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Insurance, municipal fund pay $1.4M for head-on crash

The estate of a man killed when his vehicle was struck head-on during a police pursuit has settled its wrongful death claims for a total of $1,400,000, his attorneys report.

On April 6, 2017, Liberty police well exceeded 100 mph while chasing 29-year-old Nicholas Blackstock through town for a faulty brake light. According to reports, officers had gotten word from another police department that Blackstock might have had drugs in the vehicle. The chase, which lasted approximately 10 minutes, ended soon after Blackstock and a pursuing officer crossed the centerline on U.S. Highway 123. The chase continued for about a mile, against oncoming traffic, before Blackstock crashed into 59-year-old Steven Richardson, killing him.



Attorneys for Richardson’s estate, Samuel Clawson Jr. and Christy Fargnoli of Clawson & Fargnoli in Charleston, said that Blackstock was under the influence of a “variety of drugs,” including methamphetamine, at the time of the crash.

Clawson and Fargnoli said that Richardson’s insurer, Auto Owners, tendered the full $300,000 limits of underinsured motorist bodily injury coverage, but only $50,000 of the UIM property damage because the issue of pro rata allocation of punitive damages across coverages was a novel question that had been certified to the South Carolina Supreme Court. After the court determined in Geico v. Poole that these damages should not be allocated pro rata, the attorneys said, Auto Owners tendered the remaining $250,000 of UIM property damage coverage.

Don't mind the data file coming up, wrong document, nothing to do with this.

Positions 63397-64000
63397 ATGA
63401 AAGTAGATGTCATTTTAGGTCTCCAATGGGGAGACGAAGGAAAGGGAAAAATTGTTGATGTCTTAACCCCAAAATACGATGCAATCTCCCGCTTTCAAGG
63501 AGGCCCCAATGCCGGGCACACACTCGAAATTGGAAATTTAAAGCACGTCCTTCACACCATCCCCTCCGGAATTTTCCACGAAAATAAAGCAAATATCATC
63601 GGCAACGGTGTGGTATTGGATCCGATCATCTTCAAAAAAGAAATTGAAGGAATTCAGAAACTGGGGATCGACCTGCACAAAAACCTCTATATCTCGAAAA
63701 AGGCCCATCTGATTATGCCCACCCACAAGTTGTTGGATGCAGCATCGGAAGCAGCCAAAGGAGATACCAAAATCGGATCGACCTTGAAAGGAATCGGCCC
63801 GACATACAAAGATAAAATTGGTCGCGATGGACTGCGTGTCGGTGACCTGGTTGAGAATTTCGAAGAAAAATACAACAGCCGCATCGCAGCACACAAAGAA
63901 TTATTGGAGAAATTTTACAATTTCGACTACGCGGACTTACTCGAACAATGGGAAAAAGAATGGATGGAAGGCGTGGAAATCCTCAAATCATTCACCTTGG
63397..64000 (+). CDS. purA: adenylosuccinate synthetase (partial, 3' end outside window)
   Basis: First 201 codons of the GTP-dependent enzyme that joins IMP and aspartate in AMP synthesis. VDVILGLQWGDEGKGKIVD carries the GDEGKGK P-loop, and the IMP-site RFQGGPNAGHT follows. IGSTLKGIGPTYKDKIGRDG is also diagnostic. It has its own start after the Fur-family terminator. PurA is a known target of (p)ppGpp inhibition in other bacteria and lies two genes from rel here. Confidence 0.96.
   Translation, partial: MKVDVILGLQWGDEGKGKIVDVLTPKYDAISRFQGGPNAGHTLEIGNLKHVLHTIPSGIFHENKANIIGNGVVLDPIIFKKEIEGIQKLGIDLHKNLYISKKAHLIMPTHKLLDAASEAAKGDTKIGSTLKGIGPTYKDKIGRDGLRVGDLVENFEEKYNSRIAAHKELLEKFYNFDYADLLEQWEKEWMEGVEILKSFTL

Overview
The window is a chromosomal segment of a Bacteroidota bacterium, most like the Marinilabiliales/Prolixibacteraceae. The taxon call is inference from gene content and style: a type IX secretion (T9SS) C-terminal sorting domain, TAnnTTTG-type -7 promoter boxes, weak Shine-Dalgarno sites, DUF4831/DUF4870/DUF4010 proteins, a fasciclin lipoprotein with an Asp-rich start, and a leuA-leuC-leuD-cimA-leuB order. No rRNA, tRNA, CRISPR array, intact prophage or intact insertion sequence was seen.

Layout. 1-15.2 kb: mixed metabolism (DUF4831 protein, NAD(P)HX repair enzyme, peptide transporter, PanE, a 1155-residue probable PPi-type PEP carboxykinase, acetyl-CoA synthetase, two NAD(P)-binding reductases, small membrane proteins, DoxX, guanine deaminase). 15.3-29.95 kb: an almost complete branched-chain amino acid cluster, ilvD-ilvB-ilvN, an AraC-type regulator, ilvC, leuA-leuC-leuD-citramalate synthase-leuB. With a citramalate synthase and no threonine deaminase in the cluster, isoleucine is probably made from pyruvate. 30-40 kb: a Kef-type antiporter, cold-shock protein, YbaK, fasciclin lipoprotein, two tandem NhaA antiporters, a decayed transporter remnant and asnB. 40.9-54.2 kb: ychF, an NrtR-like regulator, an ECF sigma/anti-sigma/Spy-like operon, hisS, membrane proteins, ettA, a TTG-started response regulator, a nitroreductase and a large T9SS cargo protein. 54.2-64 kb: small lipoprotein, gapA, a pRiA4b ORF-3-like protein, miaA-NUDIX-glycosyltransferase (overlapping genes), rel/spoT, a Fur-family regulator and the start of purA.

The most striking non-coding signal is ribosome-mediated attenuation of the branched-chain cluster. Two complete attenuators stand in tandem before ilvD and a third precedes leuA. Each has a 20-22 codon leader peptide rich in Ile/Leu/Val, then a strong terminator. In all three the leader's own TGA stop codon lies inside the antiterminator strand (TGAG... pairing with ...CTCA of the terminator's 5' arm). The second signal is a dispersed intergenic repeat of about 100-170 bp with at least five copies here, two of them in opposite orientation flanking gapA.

Blackstock’s insurer, Geico, tendered $50,000 for bodily injury and property damage limits.



Richardson’s estate also claimed that Liberty’s police officers were negligent in the “initiation, conduct, and failure to terminate” the high-speed pursuit, asserting that Blackstock’s initial violation, an equipment violation, was far outweighed by the danger a high-speed chase posed to the public.

“Multiple occurrences were alleged under the South Carolina Tort Claims Act in an effort to obtain multiple actual damage caps,” Clawson and Fargnoli wrote in an email. “The South Carolina Municipal Insurance Risk Financing Fund tendered $750,000 on behalf of the City of Liberty to settle all claims pre-suit.”

Clawson said that the firm is proud to have maximized the value of the various claims by “advancing arguments relating to the recovery of punitive damages from property damage coverage under an insurance policy and multiple occurrences” under the Tort Claims Act.

Added Fargnoli: “We were not the first to advance these arguments, but hopefully our work on these claims will assist future plaintiffs in obtaining full value on their claims and not allow insurance companies and government entities to hide behind policy language and statutory law to improperly limit their exposure.”


Follow Heath Hamacher on Twitter @SCLWHamacher



Amount: $1.4 million

Case name: Tracy Mattison as Personal Representative of the Estate of Steven Richardson vs. Nicholas Blackstock and City of Liberty

Court: Settled pretrial

Date of settlement: Aug. 1  

Most helpful experts: Geoffrey Alpert, criminal justice professor at the University of South Carolina and police misconduct expert witness

Attorneys for plaintiff: Samuel Clawson Jr. and Christy Fargnoli of Clawson Fargnoli in Charleston  

Attorneys for defendant: Kyle Thompson of Willson Jones Carter Baxley in Greenville for Nicholas Blackstock; James P. Walsh of Clarkson Walsh & Coulter in Greenville for Auto Owners; Jim Jolly of Logan Jolly & Smith in Anderson for the city of Liberty and the officers individually

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